Sanity staycation in Austin: How I did it safely and affordably

Aug 17, 2020

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As the travel industry reopens following COVID-19 shutdowns, TPG suggests that you talk to your doctor, follow health officials’ guidance and research local travel restrictions before booking that next trip. We will be here to help you prepare, whether it is next month or next year.

As many of you can relate, sheltering in place has been a real challenge for me this year. While I’m intensely grateful for my safe haven and good health, the abrupt transition from globetrotting to staying home indefinitely has been harder than I thought.

After traversing a combined 350,000 miles over the past two years, all of my travel came to an abrupt halt in mid-March after I completed a reporting assignment for TPG right before lockdown. Factoring in additional surprises, including a multi-month extended family visit, I’ve been very nostalgic for my bygone days of travel.

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So a few weeks ago, I decided to play tourist in my own city by booking a spontaneous one-night staycation at a hotel in downtown Austin. Here’s how my experience went, how it differed from my usual travels — and why I would definitely do it again.

In This Post

 

Planning ahead

What’s new: Over the last 16 years, I’ve only spent one other night in an Austin hotel

I began feeling the effects of quarantine burnout in June, and began brainstorming creative ways to spark joy in my life without endangering myself or others. I decided to book my staycation for a Monday night: Part of me liked the idea of extending my weekend by 24 hours, while another part of me thought that the day of the week might mean less fellow guests at my hotel.

I wrote up a short list of hotels I thought would be fun to visit, and began doing my due diligence to find the best deal for my one-night stay. I had several Hotels.com Rewards Nights to use, as well as a stash of Marriott and Hilton points that have been languishing in my accounts; I also had points on Chase and Capital One credit cards I could use to “erase” my cash purchase. (Cash back app Dosh is also offering up to 40% off local stays.)

After evaluating Austin Proper (Marriott), South Congress Hotel (privately owned), the Arrive Hotel (privately owned, and closed over my staycation dates), I ended up going with Hotel Van Zandt, a Kimpton IHG property on popular Rainey Street downtown.

Before booking online, I did my due diligence and called the reservations hotline ahead of time to see if the property was offering any slow-season discounts. It was not, so I booked my stay through Hotels.com, using one of my reward night credits to offset the cost and picking up an extra 4% cash back along the way by using an online shopping portal. The total out of pocket came to $80.69 after taxes and discount, but before factoring in cash back.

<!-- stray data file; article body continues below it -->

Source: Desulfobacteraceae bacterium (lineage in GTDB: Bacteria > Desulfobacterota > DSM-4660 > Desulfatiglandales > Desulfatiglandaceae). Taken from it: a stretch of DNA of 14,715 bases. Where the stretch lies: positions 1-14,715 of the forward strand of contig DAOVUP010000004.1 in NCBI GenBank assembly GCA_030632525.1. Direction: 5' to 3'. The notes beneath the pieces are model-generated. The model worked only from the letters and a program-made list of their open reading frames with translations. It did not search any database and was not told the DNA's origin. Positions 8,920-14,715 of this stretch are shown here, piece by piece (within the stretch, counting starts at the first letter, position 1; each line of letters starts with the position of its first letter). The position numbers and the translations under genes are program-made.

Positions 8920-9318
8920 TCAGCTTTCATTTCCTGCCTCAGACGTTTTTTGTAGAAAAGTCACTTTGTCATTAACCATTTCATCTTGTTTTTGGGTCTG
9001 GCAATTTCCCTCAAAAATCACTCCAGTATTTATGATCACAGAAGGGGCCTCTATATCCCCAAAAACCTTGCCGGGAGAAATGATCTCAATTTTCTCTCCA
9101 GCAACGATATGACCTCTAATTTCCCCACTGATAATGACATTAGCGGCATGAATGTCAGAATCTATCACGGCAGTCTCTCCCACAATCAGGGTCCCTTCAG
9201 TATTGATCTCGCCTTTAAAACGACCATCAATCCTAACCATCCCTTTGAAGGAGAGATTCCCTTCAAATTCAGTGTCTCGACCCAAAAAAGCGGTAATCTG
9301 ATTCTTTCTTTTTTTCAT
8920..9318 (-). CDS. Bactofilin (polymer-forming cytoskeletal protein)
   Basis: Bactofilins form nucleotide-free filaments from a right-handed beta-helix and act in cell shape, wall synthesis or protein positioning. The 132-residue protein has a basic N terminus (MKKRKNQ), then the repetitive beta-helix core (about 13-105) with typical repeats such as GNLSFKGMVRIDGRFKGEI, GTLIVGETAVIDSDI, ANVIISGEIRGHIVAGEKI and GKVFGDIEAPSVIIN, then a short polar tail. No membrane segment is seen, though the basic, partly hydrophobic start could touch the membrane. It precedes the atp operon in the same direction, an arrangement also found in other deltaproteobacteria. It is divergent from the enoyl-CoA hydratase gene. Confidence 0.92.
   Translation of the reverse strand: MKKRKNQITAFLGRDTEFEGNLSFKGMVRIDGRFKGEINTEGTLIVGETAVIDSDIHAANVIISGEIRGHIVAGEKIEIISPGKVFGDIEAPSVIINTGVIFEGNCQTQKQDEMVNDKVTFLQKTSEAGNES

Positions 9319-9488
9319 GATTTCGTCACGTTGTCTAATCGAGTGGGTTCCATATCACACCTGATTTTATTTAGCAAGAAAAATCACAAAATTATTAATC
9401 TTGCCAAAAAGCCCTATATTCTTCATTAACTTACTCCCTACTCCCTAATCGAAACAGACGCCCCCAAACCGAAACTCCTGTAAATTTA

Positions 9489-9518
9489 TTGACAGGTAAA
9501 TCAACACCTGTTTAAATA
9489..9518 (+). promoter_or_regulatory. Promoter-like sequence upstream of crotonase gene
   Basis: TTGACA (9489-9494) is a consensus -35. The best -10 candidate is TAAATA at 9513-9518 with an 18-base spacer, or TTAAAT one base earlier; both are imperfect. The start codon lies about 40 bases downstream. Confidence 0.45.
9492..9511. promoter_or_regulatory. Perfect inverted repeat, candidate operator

Receipt from Hotel Van Zandt, a Kimpton Hotel.

I paid the remainder of my bill using my beloved Chase Sapphire Reserve for 3x points on travel. (In case you missed the memo, Chase issued a $100 statement credit this year to offset the hike in annual fee, and also increased earnings on bonus categories up to 10x for CSR card holders.)

Related: Here’s why I’m still keeping my Chase Sapphire Reserve

Getting there

What’s new: I rarely ever drive to hotels!

I debated between driving myself to my hotel, and booking a Lyft ride (for 10x on my CSR) — another everyday service I haven’t patronized since mid-March, when lockdown began.

Ultimately, I decided to drive for a little bit more mobility as well as a little bit more social distance. I also wanted to find out if I could find nearby options that didn’t cost the $49 plus tax that Hotel Van Zandt charges for valet parking.

I zipped my way downtown without hitting any traffic, thanks to the empty roads, and found street parking right on Rainey St., a one-minute walk from the hotel at $2/hour (free after 6 p.m. on Mondays through Wednesdays).

Check-in

What’s new: Clear dividers between guests and staff; social distancing and mask requirements in all public spaces; I think about germs a lot.

At the time of my visit, Texas had been under lockdown for nearly three months. The normally bustling hotel was eerily quiet, even during the complimentary cocktail hour from 4-6 p.m., when half a dozen guests milled about aimlessly in the lobby with masks on.

The friendly agent quietly upgraded me to a top-floor room overlooking Lady Bird Lake — a thoughtful gesture I appreciated very much. She also offered me a glass of red wine to enjoy in my room, and assured me that the hotel maintains a 72-hour “rest period” for rooms between each guest stay in order to minimize potential COVID spread.

I felt undeniably giddy holding my room key and taking the elevator to my room. Upon opening the door, I automatically kicked into hotel review mode, photographing every corner of the room before unpacking my bags. I didn’t have to — but I wanted to.

I have never been so happy to see a hotel bed in my life. But even under normal circumstances, I’d give the Van Zandt 4.5 stars for a tasteful room set-up.